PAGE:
Jesus was no televangelist. He rode into Jerusalem not on a gilded Roman carriage, but a donkey. It was an act of humility that was characteristic of his ministry on earth.
Not so for some of America’s biggest faith preachers. Now, after televangelist Kenneth Copeland acquired a new multimillion dollar Gulfstream V jet for “the Lord’s work,” another prosperity gospel preacher, Jesse Duplantis, is asking his followers to help him buy a $54-million brand new Falcon 7X jet that he says he is “believing God for.”
“You know I’ve owned three different jets in my life and used them and used them and just burning them up for the Lord,” the Louisiana-based televangelist says in a video, appealing for funds, on “This Week with Jesse.”
“Now some people believe that preachers shouldn’t have jets. I really believe that preachers ought to go on every available voice, every available outlet, to get this gospel preached to the world,” he adds.
In the video, Duplantis goes on to point to pictures of jets hung on the wall that he has owned over the years, and then shows the Starship Enterprise. “This is where I’m going, praise God—what I’m believing God for,” he says.
Duplantis says he wants this new jet so that he can go to places non-stop, which he cannot do with the plane he currently owns. He adds that God has asked him to believe Him for a Falcon 7X, and not to pay for it.
“Jesse, I didn’t ask you to pay for it. I asked you to believe for it,” he claims God told him.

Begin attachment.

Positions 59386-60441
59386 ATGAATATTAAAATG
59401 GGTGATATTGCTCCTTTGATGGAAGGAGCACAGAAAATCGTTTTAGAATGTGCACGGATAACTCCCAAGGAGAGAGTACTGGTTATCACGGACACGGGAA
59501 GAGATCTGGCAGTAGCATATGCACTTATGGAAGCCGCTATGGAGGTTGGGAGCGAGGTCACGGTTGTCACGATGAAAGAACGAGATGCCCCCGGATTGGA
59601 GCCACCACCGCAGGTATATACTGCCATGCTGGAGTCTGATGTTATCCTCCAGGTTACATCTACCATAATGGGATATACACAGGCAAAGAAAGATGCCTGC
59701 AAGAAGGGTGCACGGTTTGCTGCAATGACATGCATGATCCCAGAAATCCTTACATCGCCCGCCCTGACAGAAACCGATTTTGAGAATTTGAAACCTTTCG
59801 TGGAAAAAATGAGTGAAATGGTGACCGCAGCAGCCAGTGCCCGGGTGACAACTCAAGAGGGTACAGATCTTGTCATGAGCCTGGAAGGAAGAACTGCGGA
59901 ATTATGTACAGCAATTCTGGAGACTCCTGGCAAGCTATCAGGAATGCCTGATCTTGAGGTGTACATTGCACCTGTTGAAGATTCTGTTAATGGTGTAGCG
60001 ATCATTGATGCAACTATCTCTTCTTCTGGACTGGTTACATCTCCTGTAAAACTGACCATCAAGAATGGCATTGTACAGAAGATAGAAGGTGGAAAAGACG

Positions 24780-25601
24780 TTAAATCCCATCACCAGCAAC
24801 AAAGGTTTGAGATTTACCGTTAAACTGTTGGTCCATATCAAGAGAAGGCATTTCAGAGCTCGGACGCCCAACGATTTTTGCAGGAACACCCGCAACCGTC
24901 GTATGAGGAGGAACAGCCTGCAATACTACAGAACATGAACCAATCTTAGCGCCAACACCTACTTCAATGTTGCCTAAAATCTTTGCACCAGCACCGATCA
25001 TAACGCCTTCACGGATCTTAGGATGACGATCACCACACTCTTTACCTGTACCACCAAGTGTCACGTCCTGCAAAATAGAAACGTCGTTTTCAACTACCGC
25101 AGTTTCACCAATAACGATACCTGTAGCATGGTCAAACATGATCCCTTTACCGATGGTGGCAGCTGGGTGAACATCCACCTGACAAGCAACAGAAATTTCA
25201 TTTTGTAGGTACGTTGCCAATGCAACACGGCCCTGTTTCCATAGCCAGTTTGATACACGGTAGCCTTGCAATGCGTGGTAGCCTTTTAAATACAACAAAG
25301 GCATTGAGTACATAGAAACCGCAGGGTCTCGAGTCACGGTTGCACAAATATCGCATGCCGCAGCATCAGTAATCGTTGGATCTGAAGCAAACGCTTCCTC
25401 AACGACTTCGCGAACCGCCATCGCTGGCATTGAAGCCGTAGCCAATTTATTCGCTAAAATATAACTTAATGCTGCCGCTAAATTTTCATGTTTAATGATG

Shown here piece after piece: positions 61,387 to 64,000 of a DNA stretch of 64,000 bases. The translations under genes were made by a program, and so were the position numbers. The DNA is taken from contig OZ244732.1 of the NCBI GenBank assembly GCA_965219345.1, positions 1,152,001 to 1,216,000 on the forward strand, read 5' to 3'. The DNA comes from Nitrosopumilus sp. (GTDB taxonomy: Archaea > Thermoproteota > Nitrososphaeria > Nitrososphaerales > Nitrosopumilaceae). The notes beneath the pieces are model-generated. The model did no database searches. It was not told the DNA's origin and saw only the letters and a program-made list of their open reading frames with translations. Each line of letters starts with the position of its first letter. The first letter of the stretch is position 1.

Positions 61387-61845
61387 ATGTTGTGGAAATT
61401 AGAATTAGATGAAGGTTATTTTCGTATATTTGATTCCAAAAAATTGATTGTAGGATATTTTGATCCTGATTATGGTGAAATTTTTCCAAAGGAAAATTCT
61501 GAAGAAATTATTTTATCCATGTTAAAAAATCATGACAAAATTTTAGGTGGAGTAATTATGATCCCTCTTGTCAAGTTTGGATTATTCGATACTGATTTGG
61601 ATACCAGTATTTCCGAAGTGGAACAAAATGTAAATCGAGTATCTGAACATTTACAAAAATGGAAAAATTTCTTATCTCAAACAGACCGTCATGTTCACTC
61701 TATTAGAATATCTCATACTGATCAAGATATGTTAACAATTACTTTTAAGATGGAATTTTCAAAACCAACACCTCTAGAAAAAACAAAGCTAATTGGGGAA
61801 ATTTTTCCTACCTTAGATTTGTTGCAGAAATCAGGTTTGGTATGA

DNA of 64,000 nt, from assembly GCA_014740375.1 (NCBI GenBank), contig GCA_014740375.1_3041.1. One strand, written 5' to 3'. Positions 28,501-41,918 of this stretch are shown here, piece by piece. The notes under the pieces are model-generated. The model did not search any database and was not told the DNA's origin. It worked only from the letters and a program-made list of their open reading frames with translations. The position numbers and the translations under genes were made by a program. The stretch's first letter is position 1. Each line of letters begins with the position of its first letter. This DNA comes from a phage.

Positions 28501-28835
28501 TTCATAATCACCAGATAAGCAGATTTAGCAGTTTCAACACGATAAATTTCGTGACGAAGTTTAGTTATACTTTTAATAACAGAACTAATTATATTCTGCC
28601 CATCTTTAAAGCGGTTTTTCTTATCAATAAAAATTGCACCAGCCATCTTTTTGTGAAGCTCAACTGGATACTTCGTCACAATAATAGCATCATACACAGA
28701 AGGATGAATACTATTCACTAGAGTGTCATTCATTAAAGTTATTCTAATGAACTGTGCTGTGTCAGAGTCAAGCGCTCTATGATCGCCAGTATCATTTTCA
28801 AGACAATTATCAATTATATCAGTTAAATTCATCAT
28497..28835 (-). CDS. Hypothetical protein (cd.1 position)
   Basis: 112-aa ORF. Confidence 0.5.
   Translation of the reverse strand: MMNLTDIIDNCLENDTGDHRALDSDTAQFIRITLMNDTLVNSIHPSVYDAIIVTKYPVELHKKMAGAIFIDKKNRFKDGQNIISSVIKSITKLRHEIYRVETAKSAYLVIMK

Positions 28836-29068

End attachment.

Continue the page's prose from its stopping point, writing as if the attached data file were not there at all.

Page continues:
“I really believe that if Jesus was physically on the earth today he wouldn’t be riding a donkey. Think about that for a minute. He’d be in an airplane preaching the gospel all over the world,” he adds.
Texas-based televangelist Copeland of Kenneth Copeland Ministries in January announced the acquisition of a “debt free” jet, which hit the market with a $36 million price tag in 1998.
To thank donors for it, Copeland prayed thus at the time: “Father we thank you so and I’m asking you now sir, according to your word, bless our partners beyond measure. Yes, in the name of Jesus. For you said in 2002, ‘I’m sending you new partners who are very strong financially and they will obey me. And I will increase your longtime partners and they will obey me. And you will not come short. And you will not fail. And you will not lack. And you will not come behind and you will not be diminished. Praise God.”
In early 2015, prosperity gospel televangelist Creflo Dollar saw intense public criticism after he similarly asked his donors to contribute for a new $65 million jet.
The board of World Changers Church International, founded by Dollar, said at the time: “It is our belief that this ministry is called to serve people globally — to literally change the world according to the Great Commission — and our infrastructure and operational plan reflect the worldwide nature of that assignment. Our pastors share the gospel of Jesus more than 300 times per year — in churches, arenas, venues, convention centers, stadiums and other facilities across the entire planet — and are committed to aggressive travel schedules that cannot be fulfilled via any means other than private aircraft.”
Dollar eventually shut down the new jet campaign but remained defiant to his critics. Then in June 2015, the ministry bought the jet anyway, claiming it was necessary for ministry.